The idea of creating an edible landscape is very appealing. How wonderful it would be to have a snack at hand, anywhere in your yard? It sounds like the perfect solution for gardeners with limited space and many vegetables are as attractive as so called ornamental plants. And they can’t be much more labor intensive than caring for a lawn.
- Onions / Chives
- Edible Flowers
- Fruit Trees
Artichokes and cardoons are imposing plants that would be worth growing in the landscape, even if you couldn’t eat them. I haven’t had any problems with animals munching on the prickly leaves and as long as the flowers are a few feet off the ground, nothing has touched them. The only time I lost a bud to animal grazing was when I had a small plant growing in a container. Had I raised the container a bit, I don’t think that would have happened.
The leaves of bean plants are more attractive to animals than the bean pods. I grow pole varieties in my borders and I encircle the bottoms of the plants in chicken wire. It isn’t particularly noticeable at a distance and the plants eventually cover it. I may lose some leaves that poke through, but the animals don’t destroy the whole plant and the beans remain intact, for me to harvest.
Trellising pole beans on any decorative structure or even a simple bamboo teepee is an easy way to add height to your flower border. They grow faster than most annual flowering vines and bean flowers are just as lovely. If you want more ornamental pow, you can grow a colorful variety, like Long Red Noodle beans or Dragon Tongue.
No four-footed animal has ever touched my eggplants. Maybe that’s because they are scratchy and thorny or maybe there are better things to eat in the yard, but I’m happy either way. Flea beetles can make eggplant leaves unsightly in a matter of days, but they seem to do less damage when the eggplants are interspersed among scented flowers, so I consider planting them in the flower border a win-win.
Onions are edible bulbs. They are members of the allium family, along with chives, garlic, leeks, shallots and ornamental alliums. Onion bulbs are round or oblong and are composed of concentric layers. They can have either a pungent smell and taste or be quite sweet, depending on the variety.
I have the same problem with peppers as I do with beans; the leaves are more attractive to animals than the fruits. Young transplants seem to be especially vulnerable. Once the stems toughen up, the damage becomes minimal. Knowing that, I wait until they are about 6 inches tall, before I plant them in the open.
I’m sure you don’t need any convincing to think of peppers as ornamental plants. In fact, many hot peppers are sold as ornamentals. There are certainly more than enough hot pepper varieties to fill a yard, but don’t overlook the sweet types. Since peppers tend to take awhile to reach their full color, you will have a rainbow of chartreuse, red, orange and purple throughout the season.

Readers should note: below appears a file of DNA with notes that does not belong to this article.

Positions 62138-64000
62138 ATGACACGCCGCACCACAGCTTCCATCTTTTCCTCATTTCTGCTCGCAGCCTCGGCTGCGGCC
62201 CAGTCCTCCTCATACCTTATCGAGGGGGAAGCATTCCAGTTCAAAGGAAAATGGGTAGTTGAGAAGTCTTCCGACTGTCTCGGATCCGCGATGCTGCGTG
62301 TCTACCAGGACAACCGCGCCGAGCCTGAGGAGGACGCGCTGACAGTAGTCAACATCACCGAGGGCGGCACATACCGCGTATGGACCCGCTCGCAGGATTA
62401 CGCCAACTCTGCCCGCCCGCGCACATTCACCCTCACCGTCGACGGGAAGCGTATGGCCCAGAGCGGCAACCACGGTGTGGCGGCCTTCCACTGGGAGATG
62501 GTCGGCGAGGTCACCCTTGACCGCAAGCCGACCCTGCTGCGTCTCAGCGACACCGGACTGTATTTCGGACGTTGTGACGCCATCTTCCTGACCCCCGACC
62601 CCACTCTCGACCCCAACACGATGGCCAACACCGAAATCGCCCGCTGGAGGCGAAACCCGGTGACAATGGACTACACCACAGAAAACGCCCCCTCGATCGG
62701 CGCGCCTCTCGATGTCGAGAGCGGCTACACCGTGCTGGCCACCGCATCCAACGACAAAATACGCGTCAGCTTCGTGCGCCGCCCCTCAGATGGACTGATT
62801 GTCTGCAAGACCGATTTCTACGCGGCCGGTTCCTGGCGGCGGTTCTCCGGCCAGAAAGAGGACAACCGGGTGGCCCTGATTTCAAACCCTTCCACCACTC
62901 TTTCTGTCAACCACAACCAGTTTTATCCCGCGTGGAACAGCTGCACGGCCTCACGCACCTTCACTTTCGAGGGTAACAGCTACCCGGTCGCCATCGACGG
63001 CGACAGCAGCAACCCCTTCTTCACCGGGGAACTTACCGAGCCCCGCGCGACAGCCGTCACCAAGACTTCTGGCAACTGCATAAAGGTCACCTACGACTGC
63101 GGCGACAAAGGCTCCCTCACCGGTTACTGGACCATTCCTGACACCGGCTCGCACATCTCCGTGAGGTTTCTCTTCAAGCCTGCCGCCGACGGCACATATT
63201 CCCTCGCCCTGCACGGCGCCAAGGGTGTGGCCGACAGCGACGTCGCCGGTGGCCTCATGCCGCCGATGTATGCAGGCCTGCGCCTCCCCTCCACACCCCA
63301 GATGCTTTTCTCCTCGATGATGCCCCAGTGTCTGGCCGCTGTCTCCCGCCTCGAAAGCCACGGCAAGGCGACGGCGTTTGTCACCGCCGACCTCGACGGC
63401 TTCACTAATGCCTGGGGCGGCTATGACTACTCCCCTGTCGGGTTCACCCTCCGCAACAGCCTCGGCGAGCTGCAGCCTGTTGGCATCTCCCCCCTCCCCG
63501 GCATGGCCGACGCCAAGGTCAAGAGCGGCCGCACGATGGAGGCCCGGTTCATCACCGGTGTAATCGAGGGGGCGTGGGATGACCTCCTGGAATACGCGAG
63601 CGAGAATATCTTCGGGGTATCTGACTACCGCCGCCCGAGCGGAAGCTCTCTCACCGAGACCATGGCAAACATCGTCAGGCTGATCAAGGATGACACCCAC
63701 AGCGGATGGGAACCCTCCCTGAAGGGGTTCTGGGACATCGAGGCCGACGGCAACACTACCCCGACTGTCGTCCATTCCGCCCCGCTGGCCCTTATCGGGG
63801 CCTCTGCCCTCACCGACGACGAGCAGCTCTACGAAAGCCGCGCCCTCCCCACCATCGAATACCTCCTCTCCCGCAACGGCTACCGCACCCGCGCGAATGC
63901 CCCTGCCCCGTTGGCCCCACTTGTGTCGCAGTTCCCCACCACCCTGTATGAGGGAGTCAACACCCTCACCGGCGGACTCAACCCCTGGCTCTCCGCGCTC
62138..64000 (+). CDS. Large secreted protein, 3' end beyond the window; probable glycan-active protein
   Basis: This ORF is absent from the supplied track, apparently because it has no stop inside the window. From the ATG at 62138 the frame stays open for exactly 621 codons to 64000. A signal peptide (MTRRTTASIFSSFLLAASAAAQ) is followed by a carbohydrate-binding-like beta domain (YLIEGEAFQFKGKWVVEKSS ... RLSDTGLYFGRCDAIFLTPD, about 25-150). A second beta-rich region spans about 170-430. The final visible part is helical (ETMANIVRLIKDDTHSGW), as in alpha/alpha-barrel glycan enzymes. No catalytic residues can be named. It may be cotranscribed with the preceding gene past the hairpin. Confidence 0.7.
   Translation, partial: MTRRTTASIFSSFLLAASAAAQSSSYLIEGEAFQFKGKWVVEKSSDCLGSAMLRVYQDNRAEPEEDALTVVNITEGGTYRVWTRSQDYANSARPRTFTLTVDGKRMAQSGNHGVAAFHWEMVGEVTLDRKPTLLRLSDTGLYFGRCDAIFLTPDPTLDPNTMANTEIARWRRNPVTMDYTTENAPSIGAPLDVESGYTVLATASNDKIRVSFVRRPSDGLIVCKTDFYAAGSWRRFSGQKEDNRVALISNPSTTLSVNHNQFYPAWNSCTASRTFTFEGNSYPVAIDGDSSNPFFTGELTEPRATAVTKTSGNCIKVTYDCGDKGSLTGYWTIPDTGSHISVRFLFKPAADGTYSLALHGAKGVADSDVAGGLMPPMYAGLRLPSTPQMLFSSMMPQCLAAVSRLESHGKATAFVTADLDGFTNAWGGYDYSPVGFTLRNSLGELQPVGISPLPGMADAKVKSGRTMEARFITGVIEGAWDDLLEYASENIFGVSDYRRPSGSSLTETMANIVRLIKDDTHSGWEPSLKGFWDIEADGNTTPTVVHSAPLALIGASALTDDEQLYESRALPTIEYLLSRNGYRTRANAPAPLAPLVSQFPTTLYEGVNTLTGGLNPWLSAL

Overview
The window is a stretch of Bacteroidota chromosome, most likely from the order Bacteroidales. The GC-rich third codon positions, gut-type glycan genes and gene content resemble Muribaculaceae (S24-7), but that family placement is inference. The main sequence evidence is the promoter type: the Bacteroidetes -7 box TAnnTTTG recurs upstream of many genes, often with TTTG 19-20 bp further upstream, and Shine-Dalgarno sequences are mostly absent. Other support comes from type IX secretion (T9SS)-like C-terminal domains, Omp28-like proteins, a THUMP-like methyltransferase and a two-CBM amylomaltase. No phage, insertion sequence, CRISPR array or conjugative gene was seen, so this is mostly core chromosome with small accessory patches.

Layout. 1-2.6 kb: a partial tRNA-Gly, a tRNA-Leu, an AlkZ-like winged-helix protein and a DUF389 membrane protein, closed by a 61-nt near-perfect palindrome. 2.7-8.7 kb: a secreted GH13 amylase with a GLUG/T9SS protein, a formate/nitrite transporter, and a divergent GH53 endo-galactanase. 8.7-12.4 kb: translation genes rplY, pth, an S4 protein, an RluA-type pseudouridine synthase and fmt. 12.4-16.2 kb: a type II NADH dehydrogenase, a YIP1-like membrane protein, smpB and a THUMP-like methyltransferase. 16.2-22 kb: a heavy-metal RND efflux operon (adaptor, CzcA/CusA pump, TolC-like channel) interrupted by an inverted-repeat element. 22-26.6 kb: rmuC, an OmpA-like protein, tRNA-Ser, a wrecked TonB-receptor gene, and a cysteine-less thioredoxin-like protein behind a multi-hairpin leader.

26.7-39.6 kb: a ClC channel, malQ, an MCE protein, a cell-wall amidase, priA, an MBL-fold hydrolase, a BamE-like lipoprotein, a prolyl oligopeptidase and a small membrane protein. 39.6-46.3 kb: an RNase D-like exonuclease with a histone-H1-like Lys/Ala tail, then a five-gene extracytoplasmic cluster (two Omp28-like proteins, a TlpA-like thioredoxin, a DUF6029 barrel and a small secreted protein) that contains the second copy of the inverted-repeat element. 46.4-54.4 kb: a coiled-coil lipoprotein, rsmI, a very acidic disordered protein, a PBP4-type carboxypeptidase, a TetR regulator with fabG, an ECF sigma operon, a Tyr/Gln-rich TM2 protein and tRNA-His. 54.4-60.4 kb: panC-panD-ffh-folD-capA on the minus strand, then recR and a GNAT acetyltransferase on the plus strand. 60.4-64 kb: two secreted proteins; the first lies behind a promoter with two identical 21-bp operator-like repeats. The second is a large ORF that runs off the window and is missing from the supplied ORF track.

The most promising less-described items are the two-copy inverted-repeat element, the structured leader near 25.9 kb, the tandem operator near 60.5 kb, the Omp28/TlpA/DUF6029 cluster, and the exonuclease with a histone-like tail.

The perennial herbs are the safest choice for edible landscaping. Annual and biennial herbs, like parsley, basil and cilantro, are surprisingly appealing to animals, considering their strong scent. Maybe it’s their succulent foliage that makes them targets. But woodier herbs, like sage, oregano, thyme, rosemary and lavender, have all fared better in my yard. Mint has also remained attack-free, although I can’t say I would mind if someone wanted to thin out my patch for me.
Eating flowers from the flower garden can seem unnatural. Somehow planting them in the vegetable garden makes it seem more allowable to snip them for a salad. But growing edible flowers throughout your yard should be a no brainer in creating an edible landscape and I hope you’ve already realized this. Just be sure not to feed or spray them with anything you shouldn’t be ingesting.
Although fruits and nuts are certainly alluring to animals, there is generally enough to go around, with a little netting and protection. The real advantage of using these plants as edible landscape is that they require minimal care and most look good for at least 3 seasons. A little spring pruning and feeding and most will take care of themselves. And I’d challenge anyone to find a shrub with more visual impact than a blueberry that covers itself with white flowers in spring, dusky purple berries in summer and radiant red leaves in the fall.
Gardens and Landscapes will always prove to be a challenging endeavor, however take comfort in knowing Ryno Lawn Care is here to help. Call now for a free quote.